The tents of Smorgasburg L.A. seem, at first, to stretch on for miles. A lap of the lot will make the place seem a lot more manageable, but will inevitably bring a new set of problems. The event, held every Sunday on Alameda Street, brings in vendors from across Los Angeles, offering attendees a chance to sample an impressively diverse range of cuisines.
But when all these sights and smells are competing for your attention, options quickly start to fade into a haze of chalkboard menus and faux rustic signage. Without a few destinations in mind, Smorgasburg will suck you in and, before you know it, you’ll find that you’re $80 down and it’s only been an hour. Quality, at least in this case, does not come cheap.
Sadly, neither did even the most mediocre of the dishes I tried: Brothecary, where I spent $10 on four dumplings, wasn’t bad, just bad value. It’s a perfect example of what can happen when you arrive without a plan and go straight to the first place you see. It’s a costly mistake — a waste of money as well as precious stomach space. So, here are a few recommendations to help you navigate the sprawl. If you’re looking for something more, I usually just try the place with the longest line. It’s not a very adventurous method for choosing where to eat, but it’s almost always a safe bet.
I can’t incorporate $10 dumplings into my everyday diet, but at $3.25 for a generously stuffed taco, I could certainly afford another meal from Tacos 1986. I tried the adobada (pork marinated in a smoky chile sauce) and the carne asada. Both were more than worth the money, but the carne asada was my personal favorite. If you’re looking to visit during the week, Tacos 1986 also has a permanent spot in Downtown L.A.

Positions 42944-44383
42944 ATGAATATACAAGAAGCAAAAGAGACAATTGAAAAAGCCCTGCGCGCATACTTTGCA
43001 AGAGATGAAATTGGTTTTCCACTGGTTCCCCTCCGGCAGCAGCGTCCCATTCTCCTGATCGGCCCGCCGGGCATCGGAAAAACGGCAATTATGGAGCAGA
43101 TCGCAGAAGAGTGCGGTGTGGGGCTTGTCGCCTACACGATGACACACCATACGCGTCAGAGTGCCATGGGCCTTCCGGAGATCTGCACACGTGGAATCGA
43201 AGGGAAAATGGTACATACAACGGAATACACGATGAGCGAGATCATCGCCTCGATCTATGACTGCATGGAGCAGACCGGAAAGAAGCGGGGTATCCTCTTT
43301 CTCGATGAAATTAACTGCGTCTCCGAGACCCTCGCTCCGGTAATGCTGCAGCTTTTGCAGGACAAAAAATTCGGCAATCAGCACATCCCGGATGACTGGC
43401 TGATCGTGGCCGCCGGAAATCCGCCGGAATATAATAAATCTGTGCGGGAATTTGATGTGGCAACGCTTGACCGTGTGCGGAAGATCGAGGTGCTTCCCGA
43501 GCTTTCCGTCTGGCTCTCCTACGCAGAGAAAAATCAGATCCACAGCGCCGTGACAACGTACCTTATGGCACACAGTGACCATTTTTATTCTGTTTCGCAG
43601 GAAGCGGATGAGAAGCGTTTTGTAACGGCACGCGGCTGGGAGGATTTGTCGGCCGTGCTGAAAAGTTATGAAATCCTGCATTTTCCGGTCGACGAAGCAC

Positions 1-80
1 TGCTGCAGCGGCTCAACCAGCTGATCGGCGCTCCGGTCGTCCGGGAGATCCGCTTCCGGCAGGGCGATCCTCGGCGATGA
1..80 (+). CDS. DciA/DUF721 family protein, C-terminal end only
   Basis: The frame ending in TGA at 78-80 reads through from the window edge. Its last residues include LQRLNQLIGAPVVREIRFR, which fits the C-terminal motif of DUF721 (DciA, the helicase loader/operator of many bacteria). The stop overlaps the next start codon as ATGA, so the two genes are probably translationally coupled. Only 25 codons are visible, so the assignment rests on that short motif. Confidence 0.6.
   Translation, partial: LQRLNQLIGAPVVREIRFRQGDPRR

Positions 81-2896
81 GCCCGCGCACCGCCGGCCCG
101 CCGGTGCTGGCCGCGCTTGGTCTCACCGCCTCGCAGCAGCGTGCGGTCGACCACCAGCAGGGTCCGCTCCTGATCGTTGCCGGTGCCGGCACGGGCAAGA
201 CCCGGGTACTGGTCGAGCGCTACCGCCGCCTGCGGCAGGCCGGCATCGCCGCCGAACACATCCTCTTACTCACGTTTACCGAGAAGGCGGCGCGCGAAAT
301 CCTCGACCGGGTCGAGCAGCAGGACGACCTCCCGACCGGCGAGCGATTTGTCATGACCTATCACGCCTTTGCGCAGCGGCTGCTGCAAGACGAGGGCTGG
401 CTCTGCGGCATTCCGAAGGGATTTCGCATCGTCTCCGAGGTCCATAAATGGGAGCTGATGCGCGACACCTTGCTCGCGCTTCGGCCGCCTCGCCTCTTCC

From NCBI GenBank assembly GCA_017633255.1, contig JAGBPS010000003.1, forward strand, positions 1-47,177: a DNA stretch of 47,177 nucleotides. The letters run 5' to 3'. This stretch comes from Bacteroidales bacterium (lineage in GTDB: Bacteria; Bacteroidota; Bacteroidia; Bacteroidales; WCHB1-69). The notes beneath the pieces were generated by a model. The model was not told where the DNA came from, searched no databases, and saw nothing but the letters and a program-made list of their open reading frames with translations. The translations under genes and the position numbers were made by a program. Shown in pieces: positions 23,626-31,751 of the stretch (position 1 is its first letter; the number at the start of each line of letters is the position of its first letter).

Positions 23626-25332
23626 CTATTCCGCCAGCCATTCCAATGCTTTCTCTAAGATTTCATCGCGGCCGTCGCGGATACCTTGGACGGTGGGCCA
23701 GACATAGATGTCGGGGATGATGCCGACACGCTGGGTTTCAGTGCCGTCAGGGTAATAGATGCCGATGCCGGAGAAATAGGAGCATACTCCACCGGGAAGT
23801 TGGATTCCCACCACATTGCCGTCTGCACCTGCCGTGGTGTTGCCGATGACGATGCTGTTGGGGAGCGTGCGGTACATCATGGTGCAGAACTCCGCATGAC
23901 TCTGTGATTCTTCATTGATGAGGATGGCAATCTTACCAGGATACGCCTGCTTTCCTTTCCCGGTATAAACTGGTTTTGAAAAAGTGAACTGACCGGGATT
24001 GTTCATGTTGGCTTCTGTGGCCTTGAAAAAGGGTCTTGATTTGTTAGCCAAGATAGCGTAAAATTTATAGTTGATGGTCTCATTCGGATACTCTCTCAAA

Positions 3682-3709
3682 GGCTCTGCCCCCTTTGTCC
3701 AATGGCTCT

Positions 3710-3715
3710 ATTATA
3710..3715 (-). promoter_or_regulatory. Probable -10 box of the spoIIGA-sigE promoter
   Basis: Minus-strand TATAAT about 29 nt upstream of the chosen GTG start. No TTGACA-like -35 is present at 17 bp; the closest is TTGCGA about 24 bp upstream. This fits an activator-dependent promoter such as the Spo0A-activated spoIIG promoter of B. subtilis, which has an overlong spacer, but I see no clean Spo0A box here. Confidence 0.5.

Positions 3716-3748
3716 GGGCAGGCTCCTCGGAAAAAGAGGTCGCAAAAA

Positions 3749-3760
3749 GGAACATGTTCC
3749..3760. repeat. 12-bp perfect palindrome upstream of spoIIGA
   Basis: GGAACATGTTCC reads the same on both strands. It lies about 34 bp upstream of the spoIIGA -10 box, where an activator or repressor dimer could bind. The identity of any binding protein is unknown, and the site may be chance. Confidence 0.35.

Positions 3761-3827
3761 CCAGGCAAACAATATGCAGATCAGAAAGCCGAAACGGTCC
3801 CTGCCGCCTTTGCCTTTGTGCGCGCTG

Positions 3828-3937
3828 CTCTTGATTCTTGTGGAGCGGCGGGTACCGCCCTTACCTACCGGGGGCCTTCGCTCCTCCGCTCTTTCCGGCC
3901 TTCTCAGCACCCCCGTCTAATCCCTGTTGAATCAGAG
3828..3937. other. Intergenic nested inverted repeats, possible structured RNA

Chinese Laundry only offers a few noodle dishes at its Smorgasburg location, which, at an event overflowing with options, is a blessing. The noodles are homemade throughout the day behind the stall, so they’re always fresh, and the spicy Sichuan broth isn’t so hot that it sacrifices flavor. The chef also operates Live Noodz, a stand on York Boulevard in Highland Park, which serves the same hand-pulled noodles (hence the name). One word of warning though: Avoid the roast duck. I could still feel the grease on my hands when I got home.
MOO’S CRAFT BARBECUE
Far and away the best item of the trip, Moo’s Craft Barbecue’s beef ribs more than justified the $28 per pound price tag. It also offer a variety of other smoked meats, all sliced and weighed while you watch. Accordingly, the line is much longer and moves much more slowly — the crowd gathered around the stall is enough to make even the most determined foodie hesitate. But since Moo’s Craft Barbecue has no permanent location, Smorgasburg L.A. is one of the few places in the city you’ll be able to find ribs this good.
If you are looking for a more complex and impressive dessert, try Wanderlust Creamery next door. Each flavor takes inspiration from a notable world city or unique cuisine. While the theme is almost aggressively Instagram-friendly, it isn’t just a gimmick. The ube malted crunch is a great spin on a common flavor, and the sticky rice with mango is an admirable attempt to capture the original dish. It’s certainly more expensive than Mumu Bakery at $7 for two scoops, but it’s the best ice cream at the event.